Lorre's acerbic personality has fired at other targets too. He is famous in the industry for "vanity cards" that contain long messages and flash at the end of his shows' episodes. On one card, Lorre once wrote that critics are so jealous of him, they would probably "eat a hole through their loved ones and crawl through it if it meant they could get my job.'"
Lorre and Sheen were not known as antagonists until now. But that may have started to change when Lorre produced a vanity card that seemed to take a backhanded swipe at his star's foibles by noting, "If Charlie Sheen outlives me, I'm gonna be really pissed." Although Sheen reportedly shrugged off the joke, the wisecrack marked a turnabout from Lorre's former steadfast public support of Sheen during his divorce from actress Denise Richards and previous drug problems.
In one of his public rants this week, Sheen referred to Lorre as "Chaim Levine," the Hebrew translation of the executive producer's birth name, Charles Levine. Denying that it was intended as a slur against Jews, Sheen told TMZ, "I wanted to address the man," as opposed to the fake TV persona. Sheen took issue with the idea that his words were anti-Semitic: "So you're telling me, anytime someone calls me Carlos Estevez" — Sheen's birth name — "I can claim they are anti-Latino?"
"When I read that, it did make me stop and think," said Amanda Susskind, regional director for the Los Angeles office of the Anti-Defamation League. "We don't know what he really meant by it. But we're concerned that, in the midst of a negative tirade, he's making an irrelevant reference to the guy's Jewishness. If someone was calling [Sheen] a 'maggot' and saying his real name was Carlos Estevez, then yes, that would be conceived as anti-Latino. It's all about the context."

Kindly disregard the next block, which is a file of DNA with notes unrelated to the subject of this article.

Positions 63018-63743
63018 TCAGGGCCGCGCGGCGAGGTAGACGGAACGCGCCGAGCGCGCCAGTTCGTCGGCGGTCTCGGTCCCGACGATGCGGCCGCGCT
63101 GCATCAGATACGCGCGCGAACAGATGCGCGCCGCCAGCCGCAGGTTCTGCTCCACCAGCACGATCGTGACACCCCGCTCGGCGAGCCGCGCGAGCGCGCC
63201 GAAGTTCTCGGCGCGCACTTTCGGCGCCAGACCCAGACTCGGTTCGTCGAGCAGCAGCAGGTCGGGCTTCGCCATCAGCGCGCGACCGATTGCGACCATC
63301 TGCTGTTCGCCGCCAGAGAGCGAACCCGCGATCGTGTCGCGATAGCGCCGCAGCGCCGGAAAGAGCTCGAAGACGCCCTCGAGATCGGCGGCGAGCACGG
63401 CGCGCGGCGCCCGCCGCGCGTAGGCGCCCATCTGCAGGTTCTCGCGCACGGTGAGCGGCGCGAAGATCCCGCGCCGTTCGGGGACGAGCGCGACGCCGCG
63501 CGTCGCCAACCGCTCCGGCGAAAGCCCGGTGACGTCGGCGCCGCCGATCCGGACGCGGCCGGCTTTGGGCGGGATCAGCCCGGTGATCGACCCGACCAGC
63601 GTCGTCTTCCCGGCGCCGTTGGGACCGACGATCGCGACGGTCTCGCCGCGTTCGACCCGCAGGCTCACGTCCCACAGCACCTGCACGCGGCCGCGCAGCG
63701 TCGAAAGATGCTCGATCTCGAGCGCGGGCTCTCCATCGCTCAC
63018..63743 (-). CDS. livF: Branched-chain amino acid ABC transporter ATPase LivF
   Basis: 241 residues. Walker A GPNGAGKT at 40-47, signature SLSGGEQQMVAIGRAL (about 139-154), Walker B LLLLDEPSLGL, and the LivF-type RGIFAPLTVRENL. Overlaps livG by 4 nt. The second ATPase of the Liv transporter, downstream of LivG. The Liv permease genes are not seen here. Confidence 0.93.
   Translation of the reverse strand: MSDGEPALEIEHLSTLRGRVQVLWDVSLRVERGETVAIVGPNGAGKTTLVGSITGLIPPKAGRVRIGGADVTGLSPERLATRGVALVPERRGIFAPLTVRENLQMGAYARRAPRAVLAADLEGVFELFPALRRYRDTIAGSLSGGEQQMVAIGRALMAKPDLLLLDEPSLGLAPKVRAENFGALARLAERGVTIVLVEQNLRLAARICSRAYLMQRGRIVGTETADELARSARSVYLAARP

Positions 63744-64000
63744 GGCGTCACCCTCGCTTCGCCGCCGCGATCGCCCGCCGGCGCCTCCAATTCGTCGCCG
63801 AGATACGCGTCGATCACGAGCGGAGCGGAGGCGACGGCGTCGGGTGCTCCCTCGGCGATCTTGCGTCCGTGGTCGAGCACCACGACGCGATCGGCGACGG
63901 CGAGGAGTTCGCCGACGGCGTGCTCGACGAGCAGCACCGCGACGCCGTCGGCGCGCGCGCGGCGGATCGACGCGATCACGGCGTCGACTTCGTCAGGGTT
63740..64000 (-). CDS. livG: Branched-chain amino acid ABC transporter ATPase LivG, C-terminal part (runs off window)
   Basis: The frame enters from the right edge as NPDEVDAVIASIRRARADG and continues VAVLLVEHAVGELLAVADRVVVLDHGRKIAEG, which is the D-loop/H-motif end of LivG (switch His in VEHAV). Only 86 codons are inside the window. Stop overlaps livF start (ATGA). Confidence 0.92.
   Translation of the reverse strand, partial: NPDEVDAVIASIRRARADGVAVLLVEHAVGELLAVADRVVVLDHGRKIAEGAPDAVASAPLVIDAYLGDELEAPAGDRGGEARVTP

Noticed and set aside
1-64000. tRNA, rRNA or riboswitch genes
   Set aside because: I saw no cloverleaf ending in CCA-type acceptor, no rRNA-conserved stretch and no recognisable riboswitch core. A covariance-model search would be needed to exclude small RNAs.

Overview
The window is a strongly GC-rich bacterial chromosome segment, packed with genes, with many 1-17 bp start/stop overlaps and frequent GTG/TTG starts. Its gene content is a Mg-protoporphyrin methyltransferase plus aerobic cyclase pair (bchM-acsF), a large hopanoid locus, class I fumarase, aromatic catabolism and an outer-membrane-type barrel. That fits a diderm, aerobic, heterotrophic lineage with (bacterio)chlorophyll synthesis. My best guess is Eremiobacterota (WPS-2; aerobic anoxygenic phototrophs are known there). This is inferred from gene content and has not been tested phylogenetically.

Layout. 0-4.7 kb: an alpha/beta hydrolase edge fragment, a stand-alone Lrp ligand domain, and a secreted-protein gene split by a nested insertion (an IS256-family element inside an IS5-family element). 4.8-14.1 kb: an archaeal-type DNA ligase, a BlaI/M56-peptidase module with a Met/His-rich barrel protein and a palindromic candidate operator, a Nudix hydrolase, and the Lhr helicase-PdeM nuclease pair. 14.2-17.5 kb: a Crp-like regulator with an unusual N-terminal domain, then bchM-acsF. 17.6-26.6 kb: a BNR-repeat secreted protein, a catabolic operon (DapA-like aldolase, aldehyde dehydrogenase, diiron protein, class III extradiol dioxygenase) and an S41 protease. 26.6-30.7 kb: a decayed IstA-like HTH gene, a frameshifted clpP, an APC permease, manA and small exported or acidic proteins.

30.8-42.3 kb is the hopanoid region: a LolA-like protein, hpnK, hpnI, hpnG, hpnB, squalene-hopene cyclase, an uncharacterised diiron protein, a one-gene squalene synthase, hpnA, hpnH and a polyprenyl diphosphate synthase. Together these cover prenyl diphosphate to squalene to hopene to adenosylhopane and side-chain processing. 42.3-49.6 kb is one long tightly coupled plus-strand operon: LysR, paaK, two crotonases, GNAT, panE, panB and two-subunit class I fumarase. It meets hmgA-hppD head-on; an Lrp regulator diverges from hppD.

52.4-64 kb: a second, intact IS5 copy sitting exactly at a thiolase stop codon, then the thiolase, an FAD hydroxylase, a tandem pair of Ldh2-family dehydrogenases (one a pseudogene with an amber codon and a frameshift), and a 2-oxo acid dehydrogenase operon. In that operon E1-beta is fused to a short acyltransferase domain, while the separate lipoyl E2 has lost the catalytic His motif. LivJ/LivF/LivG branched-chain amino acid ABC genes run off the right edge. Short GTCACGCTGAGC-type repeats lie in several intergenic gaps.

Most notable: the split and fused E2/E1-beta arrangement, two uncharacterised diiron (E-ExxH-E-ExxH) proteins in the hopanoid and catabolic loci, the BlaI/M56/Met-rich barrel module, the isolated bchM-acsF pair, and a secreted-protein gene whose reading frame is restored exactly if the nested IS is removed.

In a Fox Sports Radio interview Friday with Pat O'Brien, Sheen said of Lorre and co-creator Lee Arohnson: "These guys are a couple of AA Nazis and just blatant hypocrites.... They just do not practice what they preach; it's so transparent and so sad."
What happens next is unclear. Warner Bros. executives continue to monitor Sheen's increasingly frequent outbursts. But doubts are growing that CBS will take a chance on ordering another season of "Two and a Half Men" for next fall given the current crisis.
Meanwhile, Sheen, whose contract with the studio extends through next season, seems to be gearing up for a massive legal battle.
"We are at war," the star told O'Brien on Friday. "Defeat is not an option. They know what they did was wrong. They are in absolute breach [of contract]. I did nothing wrong. I expressed an opinion, I have the 1st Amendment, and I have an army marching behind me, to quote Eminem."
"I put a billion dollars in the studio's pockets and I put half a billion dollars in Chuck's pocket. So this is the frickin' thanks I get?," he added. "If people want me to succeed, they should find the most comfortable chair in their frickin' house and lean back, open a beer and watch the show, because it's about to get really gnarly."